While several electric vehicles that cost less than $35,000 in 2018, only one model below $40,000 offers more than 200 miles per charge. That makes new EVs either not practical or out of the reach financially for most customers on the market.
By early 2019, that situation should change with new models by Hyundai and Kia coming to the U.S. Yet this new wave of EVs will continue to cost more than comparable vehicles powered by gas.
Fortunately for consumers, the federal tax credit of $7,500 can still be taken on most EVs through 2019. (The Tesla Model 3 is one exception.) Meanwhile, many states are offering either rebates or tax credits on top of that amount. That allows many consumers to subtract $10,000 or more from the purchase price of an EV.
Here are the states who offer the most money on top of the federal EV tax credit in 2018, whether in rebates or further tax credits. Most states also offer these incentives for plug-in hybrids.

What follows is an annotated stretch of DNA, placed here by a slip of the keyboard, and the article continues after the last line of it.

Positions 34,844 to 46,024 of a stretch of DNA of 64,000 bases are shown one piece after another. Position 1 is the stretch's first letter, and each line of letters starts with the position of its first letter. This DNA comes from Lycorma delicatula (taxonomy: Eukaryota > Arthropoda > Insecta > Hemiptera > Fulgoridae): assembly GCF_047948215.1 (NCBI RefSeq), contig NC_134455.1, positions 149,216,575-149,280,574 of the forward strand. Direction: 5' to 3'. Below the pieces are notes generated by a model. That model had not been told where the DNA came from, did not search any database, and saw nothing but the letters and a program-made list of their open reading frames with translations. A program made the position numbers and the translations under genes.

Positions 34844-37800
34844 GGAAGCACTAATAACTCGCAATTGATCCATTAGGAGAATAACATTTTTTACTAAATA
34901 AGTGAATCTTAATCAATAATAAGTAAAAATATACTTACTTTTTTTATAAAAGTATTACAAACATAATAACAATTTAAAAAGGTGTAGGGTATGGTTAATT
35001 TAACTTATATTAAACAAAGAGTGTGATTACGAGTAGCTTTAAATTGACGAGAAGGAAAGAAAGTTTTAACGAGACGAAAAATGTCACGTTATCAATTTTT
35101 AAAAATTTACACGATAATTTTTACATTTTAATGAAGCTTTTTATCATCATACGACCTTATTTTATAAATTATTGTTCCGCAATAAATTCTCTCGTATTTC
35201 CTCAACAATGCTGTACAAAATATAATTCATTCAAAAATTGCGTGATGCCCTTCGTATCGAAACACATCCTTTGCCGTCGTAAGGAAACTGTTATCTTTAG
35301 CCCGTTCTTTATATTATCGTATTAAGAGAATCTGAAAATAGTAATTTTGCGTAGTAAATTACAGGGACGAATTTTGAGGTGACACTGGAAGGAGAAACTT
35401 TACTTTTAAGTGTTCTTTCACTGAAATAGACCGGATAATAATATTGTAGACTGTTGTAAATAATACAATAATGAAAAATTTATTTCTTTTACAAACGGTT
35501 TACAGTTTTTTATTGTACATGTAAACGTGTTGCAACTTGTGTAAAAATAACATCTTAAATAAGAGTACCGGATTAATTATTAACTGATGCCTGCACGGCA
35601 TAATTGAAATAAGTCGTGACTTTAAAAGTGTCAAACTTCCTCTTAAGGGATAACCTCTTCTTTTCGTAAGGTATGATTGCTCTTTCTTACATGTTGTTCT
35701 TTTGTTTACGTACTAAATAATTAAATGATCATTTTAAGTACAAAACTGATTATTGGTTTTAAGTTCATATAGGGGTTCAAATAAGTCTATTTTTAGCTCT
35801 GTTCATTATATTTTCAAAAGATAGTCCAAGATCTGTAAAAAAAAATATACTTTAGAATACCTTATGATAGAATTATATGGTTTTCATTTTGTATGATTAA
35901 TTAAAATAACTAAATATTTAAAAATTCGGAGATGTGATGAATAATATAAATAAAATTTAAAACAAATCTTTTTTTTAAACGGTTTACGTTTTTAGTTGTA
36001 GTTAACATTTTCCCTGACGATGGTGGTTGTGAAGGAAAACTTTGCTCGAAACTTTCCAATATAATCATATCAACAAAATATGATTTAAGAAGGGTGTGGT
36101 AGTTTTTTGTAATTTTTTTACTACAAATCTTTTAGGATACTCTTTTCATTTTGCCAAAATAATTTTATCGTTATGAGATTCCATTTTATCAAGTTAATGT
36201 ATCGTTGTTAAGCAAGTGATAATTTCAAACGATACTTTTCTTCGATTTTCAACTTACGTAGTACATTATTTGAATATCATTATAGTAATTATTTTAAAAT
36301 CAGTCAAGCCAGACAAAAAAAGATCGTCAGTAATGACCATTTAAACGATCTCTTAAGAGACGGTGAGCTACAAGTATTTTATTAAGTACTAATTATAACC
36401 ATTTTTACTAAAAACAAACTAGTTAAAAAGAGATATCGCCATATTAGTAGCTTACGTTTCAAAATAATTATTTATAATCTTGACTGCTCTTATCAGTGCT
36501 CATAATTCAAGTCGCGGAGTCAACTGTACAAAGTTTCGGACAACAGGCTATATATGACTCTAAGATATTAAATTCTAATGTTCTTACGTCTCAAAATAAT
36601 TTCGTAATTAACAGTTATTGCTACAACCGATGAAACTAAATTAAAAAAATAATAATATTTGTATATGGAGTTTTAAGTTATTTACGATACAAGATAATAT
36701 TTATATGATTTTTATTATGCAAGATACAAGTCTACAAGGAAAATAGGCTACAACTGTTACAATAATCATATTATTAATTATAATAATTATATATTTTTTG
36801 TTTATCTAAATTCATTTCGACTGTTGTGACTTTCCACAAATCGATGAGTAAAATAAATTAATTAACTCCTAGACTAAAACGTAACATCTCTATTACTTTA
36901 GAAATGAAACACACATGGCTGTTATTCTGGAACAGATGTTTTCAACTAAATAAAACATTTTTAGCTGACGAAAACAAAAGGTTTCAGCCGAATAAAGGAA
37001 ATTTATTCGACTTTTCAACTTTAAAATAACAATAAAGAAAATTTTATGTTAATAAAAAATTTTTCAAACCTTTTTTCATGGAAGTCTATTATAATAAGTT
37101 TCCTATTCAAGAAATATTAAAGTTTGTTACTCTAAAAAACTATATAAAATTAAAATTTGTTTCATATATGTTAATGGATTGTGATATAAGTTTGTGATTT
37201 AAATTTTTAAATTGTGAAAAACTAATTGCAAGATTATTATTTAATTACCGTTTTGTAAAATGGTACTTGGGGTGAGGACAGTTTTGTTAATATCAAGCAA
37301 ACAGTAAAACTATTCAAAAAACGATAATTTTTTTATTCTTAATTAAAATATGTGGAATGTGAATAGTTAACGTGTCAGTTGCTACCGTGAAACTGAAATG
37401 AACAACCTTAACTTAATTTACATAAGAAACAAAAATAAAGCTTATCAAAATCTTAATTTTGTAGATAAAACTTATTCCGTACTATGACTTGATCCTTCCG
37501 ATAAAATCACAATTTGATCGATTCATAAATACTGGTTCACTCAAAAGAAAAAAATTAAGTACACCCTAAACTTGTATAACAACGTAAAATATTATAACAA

(Note: Be sure to check on the current status in your state before making purchase decisions, as there are deadlines as well as the chance that funding will run out.)
- State rebate: $2,000
While New York has lagged behind other states in electric car initiatives, Empire State residents currently have $2,000 in incentives to put toward an EV. The best part is, New York’s incentive is a rebate, so you can subtract it from the price of the car at the dealership.